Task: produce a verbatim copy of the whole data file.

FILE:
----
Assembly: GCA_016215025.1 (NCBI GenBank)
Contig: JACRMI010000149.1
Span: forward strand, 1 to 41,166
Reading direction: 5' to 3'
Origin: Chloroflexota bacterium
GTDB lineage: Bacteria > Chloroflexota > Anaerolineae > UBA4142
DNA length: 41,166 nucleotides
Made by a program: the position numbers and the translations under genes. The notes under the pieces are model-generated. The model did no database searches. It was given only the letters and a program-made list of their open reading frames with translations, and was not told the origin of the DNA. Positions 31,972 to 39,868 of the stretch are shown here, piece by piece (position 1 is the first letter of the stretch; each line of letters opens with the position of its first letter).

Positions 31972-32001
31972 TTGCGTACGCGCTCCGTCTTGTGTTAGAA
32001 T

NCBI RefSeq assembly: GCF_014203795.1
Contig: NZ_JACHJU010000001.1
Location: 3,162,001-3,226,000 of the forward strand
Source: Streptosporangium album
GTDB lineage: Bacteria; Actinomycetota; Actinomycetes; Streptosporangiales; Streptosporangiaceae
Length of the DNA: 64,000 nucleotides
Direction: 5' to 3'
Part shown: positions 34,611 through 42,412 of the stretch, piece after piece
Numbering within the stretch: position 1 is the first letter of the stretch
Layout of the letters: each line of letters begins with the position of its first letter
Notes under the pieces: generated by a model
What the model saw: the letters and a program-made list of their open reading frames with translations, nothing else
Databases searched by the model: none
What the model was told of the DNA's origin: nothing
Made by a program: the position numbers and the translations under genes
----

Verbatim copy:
Assembly: GCA_016215025.1 (NCBI GenBank)
Contig: JACRMI010000149.1
Span: forward strand, 1 to 41,166
Reading direction: 5' to 3'
Origin: Chloroflexota bacterium
GTDB lineage: Bacteria > Chloroflexota > Anaerolineae > UBA4142
DNA length: 41,166 nucleotides
Made by a program: the position numbers and the translations under genes. The notes under the pieces are model-generated. The model did no database searches. It was given only the letters and a program-made list of their open reading frames with translations, and was not told the origin of the DNA. Positions 31,972 to 39,868 of the stretch are shown here, piece by piece (position 1 is the first letter of the stretch; each line of letters opens with the position of its first letter).

Positions 31972-32001
31972 TTGCGTACGCGCTCCGTCTTGTGTTAGAA
32001 T

NCBI RefSeq assembly: GCF_014203795.1
Contig: NZ_JACHJU010000001.1
Location: 3,162,001-3,226,000 of the forward strand
Source: Streptosporangium album
GTDB lineage: Bacteria; Actinomycetota; Actinomycetes; Streptosporangiales; Streptosporangiaceae
Length of the DNA: 64,000 nucleotides
Direction: 5' to 3'
Part shown: positions 34,611 through 42,412 of the stretch, piece after piece
Numbering within the stretch: position 1 is the first letter of the stretch
Layout of the letters: each line of letters begins with the position of its first letter
Notes under the pieces: generated by a model
What the model saw: the letters and a program-made list of their open reading frames with translations, nothing else
Databases searched by the model: none
What the model was told of the DNA's origin: nothing
Made by a program: the position numbers and the translations under genes